First, a shout-out to Bob Sapp. I met Bob a couple of weeks ago in SoCal where we were both attending a weeklong training seminar (not martial art related)with Igor Ledochowski. I didn't know who he was, but just looking at him, I figured him for a pro football player, and he introduced himself as a former Minnesota Viking. There were some other martial artists attending this event, and the next day I floored one of them when I mentioned Bob's name. I had no idea Bob was the top K-1/MMA fighter in Japan. Bob's an interesting guy, very smart, very intense, who's into some deep concentrative meditation. Anyway, a belated happy birthday, big guy, and good luck on your journeys!
Since getting back home, things have been keeping me busy, mostly personal and family business. There was a Derobio Escrima seminar in Vallejo, hosted by Tasi Alo for his old friend Chris Siangco and his son Chaz, who came up from San Diego for the first seminar they've ever presented of this art, as they prefer to focus on developing committed students. It was a physically active and challenging event, compressing into a few hours what they consider months, if not years, of developmental training.
Meanwhile, there have been changes happening in martial arts world. Sifu Mark Gerry held a memorial party for grandmaster Sid Campbell, which was quite the all-star gathering, going late into the night. It was inspiring hearing people give testimonials for Sid, who did so much to help so many for so long.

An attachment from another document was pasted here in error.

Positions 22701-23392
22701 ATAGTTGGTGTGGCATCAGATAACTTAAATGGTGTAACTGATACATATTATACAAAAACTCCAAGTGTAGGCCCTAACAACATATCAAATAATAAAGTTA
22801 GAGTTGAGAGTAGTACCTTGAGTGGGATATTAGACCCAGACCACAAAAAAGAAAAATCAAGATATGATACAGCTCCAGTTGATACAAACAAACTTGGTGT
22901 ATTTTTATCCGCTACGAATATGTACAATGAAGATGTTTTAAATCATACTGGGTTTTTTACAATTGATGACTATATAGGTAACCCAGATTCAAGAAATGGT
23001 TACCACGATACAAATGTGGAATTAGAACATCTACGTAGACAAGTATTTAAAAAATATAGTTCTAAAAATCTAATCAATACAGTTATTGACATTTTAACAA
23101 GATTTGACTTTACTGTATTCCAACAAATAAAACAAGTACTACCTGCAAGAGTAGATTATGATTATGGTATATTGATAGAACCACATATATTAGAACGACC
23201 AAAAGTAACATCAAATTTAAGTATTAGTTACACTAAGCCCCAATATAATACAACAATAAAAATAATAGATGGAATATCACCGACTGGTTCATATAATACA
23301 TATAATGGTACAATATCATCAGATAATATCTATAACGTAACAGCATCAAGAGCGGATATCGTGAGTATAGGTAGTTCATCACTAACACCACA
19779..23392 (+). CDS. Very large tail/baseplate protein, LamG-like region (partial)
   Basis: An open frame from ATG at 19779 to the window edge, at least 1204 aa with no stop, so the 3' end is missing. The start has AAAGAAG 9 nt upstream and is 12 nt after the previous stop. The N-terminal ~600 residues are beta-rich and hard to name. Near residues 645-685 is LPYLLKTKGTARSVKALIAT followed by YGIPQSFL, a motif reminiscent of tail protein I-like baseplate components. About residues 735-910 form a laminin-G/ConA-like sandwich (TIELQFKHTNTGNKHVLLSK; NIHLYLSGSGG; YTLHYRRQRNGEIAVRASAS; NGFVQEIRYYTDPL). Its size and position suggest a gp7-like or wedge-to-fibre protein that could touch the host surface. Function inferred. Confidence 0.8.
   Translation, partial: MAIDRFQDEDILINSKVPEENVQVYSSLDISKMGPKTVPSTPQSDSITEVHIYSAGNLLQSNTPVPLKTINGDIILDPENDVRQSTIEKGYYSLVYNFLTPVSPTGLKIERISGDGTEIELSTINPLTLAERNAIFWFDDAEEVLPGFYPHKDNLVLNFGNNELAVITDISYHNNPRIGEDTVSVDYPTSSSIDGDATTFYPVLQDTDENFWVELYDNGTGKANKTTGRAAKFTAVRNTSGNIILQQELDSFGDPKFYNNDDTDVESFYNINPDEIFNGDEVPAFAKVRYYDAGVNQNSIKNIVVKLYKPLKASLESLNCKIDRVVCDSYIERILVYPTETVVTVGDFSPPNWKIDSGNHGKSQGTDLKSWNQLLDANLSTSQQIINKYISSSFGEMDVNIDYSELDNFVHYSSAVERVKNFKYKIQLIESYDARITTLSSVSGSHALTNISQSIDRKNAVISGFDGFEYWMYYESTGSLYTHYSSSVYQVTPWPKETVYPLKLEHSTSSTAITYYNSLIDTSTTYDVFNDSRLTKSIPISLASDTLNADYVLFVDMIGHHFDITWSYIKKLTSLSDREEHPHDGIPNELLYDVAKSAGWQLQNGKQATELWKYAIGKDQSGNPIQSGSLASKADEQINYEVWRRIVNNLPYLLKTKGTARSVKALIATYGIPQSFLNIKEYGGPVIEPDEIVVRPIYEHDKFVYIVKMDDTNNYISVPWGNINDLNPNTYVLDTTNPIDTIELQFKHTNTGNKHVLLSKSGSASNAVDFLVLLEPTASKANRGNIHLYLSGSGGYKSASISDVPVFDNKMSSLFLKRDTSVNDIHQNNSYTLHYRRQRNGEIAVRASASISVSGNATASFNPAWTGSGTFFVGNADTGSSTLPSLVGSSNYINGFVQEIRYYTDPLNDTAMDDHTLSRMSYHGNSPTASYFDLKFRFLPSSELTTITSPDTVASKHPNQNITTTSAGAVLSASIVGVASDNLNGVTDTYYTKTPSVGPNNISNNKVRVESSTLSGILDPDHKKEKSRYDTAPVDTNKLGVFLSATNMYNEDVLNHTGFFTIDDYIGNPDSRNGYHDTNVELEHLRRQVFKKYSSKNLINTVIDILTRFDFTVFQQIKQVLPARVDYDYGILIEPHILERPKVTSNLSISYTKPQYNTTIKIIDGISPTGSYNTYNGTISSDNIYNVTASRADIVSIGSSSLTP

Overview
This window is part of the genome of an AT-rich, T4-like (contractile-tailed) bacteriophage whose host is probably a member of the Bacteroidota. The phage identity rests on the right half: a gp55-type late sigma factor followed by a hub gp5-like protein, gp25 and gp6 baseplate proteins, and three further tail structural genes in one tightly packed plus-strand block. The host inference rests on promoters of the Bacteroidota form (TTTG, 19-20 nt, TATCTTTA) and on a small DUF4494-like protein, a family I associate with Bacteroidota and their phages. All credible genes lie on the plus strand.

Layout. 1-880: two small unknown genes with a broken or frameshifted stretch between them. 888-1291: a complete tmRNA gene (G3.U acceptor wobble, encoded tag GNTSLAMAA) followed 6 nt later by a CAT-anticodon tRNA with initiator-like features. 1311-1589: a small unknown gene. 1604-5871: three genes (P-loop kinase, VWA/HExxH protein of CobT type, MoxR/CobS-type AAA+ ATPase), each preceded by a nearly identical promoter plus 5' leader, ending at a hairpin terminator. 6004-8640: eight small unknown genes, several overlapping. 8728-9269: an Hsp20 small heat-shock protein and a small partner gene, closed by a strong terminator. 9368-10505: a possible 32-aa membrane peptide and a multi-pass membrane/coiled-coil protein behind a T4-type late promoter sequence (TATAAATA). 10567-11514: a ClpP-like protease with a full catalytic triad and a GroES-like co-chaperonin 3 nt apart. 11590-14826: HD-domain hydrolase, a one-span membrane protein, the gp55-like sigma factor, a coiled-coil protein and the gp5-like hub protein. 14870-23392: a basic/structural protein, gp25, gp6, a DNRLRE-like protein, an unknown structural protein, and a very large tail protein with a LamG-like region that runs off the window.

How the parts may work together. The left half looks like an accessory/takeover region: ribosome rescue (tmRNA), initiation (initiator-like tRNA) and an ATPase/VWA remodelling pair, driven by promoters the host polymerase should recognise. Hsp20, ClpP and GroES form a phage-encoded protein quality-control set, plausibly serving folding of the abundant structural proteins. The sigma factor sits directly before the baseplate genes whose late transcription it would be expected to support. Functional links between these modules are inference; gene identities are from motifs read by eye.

There's a bittersweet post-script, though. Master Luther Secrease was there and I didn't get a chance to say hello. Sometime this past Sunday night or Monday morning he apparently passed away in his sleep at only age 58. Luther was a prominent TKD teacher, a former state champion tournament fighter and an outstanding member of the Bay Area martial arts community who officiated at many a tournament. I mostly knew him through my Kenpo teacher; both earned black belts in the 70's under Byong Yu, whose students had well-deserved reputations as fierce fighters.
These past few weeks I've heard so many people, and not just those connected the through martial arts community, talk of being present in the moment because we don't know what tomorrow brings. Change is in the air, as reflected in our economic turmoil and the upcoming election. It happens all the time, but time is an illusion, a construct of perception (a favorite topic of Bob Sapp) and there are times it seems to move faster. At such moments we become more aware of the impact of compressed events, such as these two losses coming so close together, which have left a huge void in the East Bay martial arts world.
As we move into the fall season I'm using this time to take stock and make some changes, mostly stopping to appreciate the good things happening in my corner of this world, and sharing some joy just being with those who are important to me. I hope you'll all do the same.